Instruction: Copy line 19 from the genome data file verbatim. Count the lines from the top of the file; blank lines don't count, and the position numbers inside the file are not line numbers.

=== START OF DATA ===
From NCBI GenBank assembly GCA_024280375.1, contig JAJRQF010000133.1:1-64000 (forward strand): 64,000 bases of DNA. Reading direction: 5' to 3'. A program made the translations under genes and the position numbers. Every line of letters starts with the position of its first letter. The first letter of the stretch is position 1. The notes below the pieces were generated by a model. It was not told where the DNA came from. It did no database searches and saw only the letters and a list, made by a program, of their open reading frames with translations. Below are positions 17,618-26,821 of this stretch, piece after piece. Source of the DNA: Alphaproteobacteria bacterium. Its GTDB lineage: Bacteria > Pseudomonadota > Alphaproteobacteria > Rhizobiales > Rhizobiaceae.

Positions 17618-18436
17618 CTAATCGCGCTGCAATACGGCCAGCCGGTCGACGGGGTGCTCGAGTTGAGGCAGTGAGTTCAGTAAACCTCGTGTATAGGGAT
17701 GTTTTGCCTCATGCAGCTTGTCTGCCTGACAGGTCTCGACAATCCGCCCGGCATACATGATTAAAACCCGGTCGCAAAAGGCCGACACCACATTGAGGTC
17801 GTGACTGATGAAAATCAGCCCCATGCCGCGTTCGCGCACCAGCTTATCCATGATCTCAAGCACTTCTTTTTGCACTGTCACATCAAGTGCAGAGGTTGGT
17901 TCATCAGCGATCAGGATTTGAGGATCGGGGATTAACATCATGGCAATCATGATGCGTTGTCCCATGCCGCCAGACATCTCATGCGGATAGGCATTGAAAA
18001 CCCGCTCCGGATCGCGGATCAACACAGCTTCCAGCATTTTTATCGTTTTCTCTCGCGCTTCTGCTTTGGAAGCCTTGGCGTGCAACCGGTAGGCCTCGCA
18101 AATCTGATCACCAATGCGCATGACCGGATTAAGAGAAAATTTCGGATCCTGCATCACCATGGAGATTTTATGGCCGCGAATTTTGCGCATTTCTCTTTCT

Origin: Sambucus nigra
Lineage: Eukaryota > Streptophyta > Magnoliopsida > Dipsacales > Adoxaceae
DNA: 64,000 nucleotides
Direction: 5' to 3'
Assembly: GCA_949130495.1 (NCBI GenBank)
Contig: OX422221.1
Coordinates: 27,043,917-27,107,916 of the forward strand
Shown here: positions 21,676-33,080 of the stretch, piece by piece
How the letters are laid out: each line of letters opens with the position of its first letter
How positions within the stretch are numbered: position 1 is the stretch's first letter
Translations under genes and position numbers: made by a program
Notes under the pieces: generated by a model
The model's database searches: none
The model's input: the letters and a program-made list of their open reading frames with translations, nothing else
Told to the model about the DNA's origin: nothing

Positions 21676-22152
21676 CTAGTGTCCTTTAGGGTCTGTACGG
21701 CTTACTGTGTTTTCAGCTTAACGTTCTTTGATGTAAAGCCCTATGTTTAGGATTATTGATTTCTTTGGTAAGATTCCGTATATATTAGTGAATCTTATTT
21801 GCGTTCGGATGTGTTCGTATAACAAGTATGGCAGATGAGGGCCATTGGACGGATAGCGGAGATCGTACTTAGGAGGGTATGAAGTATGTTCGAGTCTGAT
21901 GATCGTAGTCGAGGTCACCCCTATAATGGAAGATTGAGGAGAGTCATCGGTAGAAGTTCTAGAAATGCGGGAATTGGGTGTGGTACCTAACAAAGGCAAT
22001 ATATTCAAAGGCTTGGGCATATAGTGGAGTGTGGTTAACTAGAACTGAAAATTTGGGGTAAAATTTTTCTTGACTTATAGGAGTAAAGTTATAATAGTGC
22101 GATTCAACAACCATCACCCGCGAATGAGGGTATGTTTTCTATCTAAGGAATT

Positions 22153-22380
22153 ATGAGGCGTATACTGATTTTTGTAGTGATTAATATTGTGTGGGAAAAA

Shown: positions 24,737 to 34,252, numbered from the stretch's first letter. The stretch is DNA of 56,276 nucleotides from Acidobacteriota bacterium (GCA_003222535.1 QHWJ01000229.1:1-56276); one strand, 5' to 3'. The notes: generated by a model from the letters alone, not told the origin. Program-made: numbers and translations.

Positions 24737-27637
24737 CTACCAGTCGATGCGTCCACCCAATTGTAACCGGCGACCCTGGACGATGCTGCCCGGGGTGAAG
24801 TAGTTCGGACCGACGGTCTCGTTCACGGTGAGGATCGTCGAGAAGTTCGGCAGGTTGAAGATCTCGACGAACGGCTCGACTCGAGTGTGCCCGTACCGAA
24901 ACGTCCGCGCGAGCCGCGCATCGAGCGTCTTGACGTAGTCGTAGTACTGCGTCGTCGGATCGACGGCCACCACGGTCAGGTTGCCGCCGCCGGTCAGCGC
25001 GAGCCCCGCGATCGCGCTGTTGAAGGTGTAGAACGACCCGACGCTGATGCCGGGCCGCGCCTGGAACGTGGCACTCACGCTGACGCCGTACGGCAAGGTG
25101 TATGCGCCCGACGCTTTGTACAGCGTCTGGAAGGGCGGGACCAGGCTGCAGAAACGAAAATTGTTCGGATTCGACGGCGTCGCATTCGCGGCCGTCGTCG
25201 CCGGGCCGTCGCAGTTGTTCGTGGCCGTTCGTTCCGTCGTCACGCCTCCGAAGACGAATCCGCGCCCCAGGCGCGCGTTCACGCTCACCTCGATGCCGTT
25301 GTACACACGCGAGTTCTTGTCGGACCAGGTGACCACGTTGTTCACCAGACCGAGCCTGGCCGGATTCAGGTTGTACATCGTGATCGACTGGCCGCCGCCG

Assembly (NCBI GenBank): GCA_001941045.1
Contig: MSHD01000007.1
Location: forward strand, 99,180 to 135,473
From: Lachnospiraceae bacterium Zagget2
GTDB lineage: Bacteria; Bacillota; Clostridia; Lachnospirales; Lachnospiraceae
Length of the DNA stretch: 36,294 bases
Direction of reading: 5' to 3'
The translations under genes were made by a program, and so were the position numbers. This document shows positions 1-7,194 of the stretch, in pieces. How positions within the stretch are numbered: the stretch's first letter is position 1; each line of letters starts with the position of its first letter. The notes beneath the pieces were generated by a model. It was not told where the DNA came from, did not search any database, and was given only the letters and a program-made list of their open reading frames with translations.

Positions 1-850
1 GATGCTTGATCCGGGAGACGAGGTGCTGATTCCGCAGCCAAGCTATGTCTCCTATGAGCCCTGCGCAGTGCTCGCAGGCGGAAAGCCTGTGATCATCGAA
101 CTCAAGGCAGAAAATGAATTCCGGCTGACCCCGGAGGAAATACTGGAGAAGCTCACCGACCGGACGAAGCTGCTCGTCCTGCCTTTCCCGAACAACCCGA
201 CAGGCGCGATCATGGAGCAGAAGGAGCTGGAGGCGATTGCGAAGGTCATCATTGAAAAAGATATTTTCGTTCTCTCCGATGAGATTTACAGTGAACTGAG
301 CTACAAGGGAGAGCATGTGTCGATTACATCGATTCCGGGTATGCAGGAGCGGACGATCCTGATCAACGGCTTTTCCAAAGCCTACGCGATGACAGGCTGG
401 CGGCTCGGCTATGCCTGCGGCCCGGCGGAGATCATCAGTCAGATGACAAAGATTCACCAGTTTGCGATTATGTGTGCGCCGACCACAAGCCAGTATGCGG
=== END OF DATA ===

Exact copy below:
Translations under genes and position numbers: made by a program